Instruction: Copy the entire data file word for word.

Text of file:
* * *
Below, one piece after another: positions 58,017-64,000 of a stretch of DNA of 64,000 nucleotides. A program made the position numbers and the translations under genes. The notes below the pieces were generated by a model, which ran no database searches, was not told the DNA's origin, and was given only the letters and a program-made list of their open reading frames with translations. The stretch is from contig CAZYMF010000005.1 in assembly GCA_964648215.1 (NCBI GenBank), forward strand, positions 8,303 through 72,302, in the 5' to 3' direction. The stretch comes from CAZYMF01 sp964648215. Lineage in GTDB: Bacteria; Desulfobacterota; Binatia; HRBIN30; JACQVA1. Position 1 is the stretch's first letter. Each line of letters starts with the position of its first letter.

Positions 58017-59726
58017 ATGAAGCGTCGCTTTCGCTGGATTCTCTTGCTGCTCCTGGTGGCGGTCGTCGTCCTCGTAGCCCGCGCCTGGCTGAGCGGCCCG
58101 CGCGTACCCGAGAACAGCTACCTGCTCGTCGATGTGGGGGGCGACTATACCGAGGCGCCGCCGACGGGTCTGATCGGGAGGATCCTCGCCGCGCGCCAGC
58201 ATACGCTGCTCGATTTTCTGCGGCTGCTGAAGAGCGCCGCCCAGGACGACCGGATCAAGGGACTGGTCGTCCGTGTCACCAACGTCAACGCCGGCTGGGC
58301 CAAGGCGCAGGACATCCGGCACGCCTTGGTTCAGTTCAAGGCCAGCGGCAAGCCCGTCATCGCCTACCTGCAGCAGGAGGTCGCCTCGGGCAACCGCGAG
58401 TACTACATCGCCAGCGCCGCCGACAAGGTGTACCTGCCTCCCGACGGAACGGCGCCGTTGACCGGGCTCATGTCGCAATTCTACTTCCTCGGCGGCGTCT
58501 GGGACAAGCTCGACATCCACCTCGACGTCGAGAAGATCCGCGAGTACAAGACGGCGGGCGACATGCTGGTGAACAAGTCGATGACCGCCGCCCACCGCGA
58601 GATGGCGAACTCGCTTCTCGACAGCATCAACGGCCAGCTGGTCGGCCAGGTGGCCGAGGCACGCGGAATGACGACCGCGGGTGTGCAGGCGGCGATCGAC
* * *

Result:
Below, one piece after another: positions 58,017-64,000 of a stretch of DNA of 64,000 nucleotides. A program made the position numbers and the translations under genes. The notes below the pieces were generated by a model, which ran no database searches, was not told the DNA's origin, and was given only the letters and a program-made list of their open reading frames with translations. The stretch is from contig CAZYMF010000005.1 in assembly GCA_964648215.1 (NCBI GenBank), forward strand, positions 8,303 through 72,302, in the 5' to 3' direction. The stretch comes from CAZYMF01 sp964648215. Lineage in GTDB: Bacteria; Desulfobacterota; Binatia; HRBIN30; JACQVA1. Position 1 is the stretch's first letter. Each line of letters starts with the position of its first letter.

Positions 58017-59726
58017 ATGAAGCGTCGCTTTCGCTGGATTCTCTTGCTGCTCCTGGTGGCGGTCGTCGTCCTCGTAGCCCGCGCCTGGCTGAGCGGCCCG
58101 CGCGTACCCGAGAACAGCTACCTGCTCGTCGATGTGGGGGGCGACTATACCGAGGCGCCGCCGACGGGTCTGATCGGGAGGATCCTCGCCGCGCGCCAGC
58201 ATACGCTGCTCGATTTTCTGCGGCTGCTGAAGAGCGCCGCCCAGGACGACCGGATCAAGGGACTGGTCGTCCGTGTCACCAACGTCAACGCCGGCTGGGC
58301 CAAGGCGCAGGACATCCGGCACGCCTTGGTTCAGTTCAAGGCCAGCGGCAAGCCCGTCATCGCCTACCTGCAGCAGGAGGTCGCCTCGGGCAACCGCGAG
58401 TACTACATCGCCAGCGCCGCCGACAAGGTGTACCTGCCTCCCGACGGAACGGCGCCGTTGACCGGGCTCATGTCGCAATTCTACTTCCTCGGCGGCGTCT
58501 GGGACAAGCTCGACATCCACCTCGACGTCGAGAAGATCCGCGAGTACAAGACGGCGGGCGACATGCTGGTGAACAAGTCGATGACCGCCGCCCACCGCGA
58601 GATGGCGAACTCGCTTCTCGACAGCATCAACGGCCAGCTGGTCGGCCAGGTGGCCGAGGCACGCGGAATGACGACCGCGGGTGTGCAGGCGGCGATCGAC